The Seder That Wasn't

Jesus' Last Supper as recorded in the New Testament was not a seder as Jews know it today. So do interfaith seders make sense?

BY: Arthur Magida

 

Have a religion etiquette question? Send e-mail to

columnists@staff.beliefnet.com.

An interfaith group in town is holding a Jewish-Christian seder. My church has held a Christian seder for several years, but I've never heard of a seder being jointly held by the two faiths. Any idea how common this is and what I should expect if I go?

A joint Jewish-Christian seder can give members of both faiths a chance to understand each other's traditions and beliefs--literally on the spot and possibly through each other's eyes. Jews can see how--and maybe why --Christians equate their Savior with the blood of the lambs that saved the ancient Israelites on the eve of the Exodus; Christians can see how--and maybe why--Jews observe the full seder, one whose basic forms have been passed down from generation to generation starting near the end of the first century, C.E.--forms which are still evolving and still adapting to new and contemporary interpretations of the Passover story.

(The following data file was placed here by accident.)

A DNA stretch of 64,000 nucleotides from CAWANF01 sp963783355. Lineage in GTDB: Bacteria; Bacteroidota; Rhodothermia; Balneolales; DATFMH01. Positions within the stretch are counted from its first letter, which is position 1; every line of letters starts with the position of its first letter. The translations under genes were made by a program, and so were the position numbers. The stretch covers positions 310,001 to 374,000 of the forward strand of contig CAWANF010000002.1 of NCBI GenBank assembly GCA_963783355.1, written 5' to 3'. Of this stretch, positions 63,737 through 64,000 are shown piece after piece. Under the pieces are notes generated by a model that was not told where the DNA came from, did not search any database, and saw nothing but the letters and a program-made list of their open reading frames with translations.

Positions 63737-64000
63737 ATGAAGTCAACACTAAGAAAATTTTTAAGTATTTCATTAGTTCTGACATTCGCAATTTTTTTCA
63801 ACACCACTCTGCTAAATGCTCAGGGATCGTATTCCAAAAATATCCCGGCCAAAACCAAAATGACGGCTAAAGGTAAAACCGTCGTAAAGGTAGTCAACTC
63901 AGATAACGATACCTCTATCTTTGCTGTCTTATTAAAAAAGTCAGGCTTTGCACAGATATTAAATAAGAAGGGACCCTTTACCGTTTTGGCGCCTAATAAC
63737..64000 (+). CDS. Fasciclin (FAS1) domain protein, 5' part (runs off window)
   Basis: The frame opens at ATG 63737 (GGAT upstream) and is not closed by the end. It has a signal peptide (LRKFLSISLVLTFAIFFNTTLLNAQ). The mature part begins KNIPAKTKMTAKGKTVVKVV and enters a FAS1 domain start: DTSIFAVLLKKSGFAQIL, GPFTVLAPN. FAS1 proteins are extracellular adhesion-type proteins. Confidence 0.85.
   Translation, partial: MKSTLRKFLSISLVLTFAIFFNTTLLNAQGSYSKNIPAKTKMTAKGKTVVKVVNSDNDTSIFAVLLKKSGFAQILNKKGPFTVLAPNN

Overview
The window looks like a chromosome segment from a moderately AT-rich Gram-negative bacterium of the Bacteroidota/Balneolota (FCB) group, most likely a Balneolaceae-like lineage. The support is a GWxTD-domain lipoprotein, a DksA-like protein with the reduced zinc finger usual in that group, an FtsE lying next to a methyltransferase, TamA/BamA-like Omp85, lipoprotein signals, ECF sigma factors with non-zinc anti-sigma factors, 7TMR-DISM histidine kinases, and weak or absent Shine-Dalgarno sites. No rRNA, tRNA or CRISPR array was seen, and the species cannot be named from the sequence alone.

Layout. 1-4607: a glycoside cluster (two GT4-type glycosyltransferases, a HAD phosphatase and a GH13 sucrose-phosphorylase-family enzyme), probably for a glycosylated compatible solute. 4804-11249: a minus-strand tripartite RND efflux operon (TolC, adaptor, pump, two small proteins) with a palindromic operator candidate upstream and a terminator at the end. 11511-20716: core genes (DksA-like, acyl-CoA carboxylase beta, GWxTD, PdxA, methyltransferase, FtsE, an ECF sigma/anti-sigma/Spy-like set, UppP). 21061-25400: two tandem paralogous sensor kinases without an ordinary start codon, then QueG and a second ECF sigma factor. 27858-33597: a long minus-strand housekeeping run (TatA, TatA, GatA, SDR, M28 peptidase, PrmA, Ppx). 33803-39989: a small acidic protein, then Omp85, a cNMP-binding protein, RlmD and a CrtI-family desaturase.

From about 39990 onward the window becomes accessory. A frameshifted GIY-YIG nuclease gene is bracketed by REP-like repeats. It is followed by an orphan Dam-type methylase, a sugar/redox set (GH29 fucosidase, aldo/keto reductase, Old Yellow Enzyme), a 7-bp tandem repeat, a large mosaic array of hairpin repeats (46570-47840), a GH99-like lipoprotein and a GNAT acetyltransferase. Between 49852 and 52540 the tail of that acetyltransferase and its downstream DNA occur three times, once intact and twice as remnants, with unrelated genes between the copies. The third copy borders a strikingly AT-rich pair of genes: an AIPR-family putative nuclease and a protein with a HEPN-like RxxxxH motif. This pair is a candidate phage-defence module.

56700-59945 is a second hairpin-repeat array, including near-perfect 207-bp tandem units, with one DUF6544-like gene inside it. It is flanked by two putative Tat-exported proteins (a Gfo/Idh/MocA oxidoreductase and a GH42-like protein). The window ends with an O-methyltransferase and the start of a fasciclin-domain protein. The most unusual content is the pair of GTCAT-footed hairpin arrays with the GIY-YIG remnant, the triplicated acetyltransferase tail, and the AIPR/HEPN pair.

But let's set the record straight: The Last Supper, an event that according to the New Testament occurred circa 30 C.E., did not resemble the seder as Jews know it today: a meal with several important elements that are eaten in a certain way for certain symbolic reasons. The seder as we know it today didn't even begin to develop until after the Temple in Jerusalem was destroyed in 70 C.E., about 40 years after Jesus was crucified.

In fact, even in the gospels, there are timing discrepancies regarding Jesus and Passover. Mark, for instance, says Jesus and the apostles had a Passover meal the night before his crucifixion; at the meal, Jesus interpreted the bread and wine served as his body and blood. But in his gospel, John mentions only a supper at which Jesus washes his disciples' feet. He also places the crucifixion before Passover.

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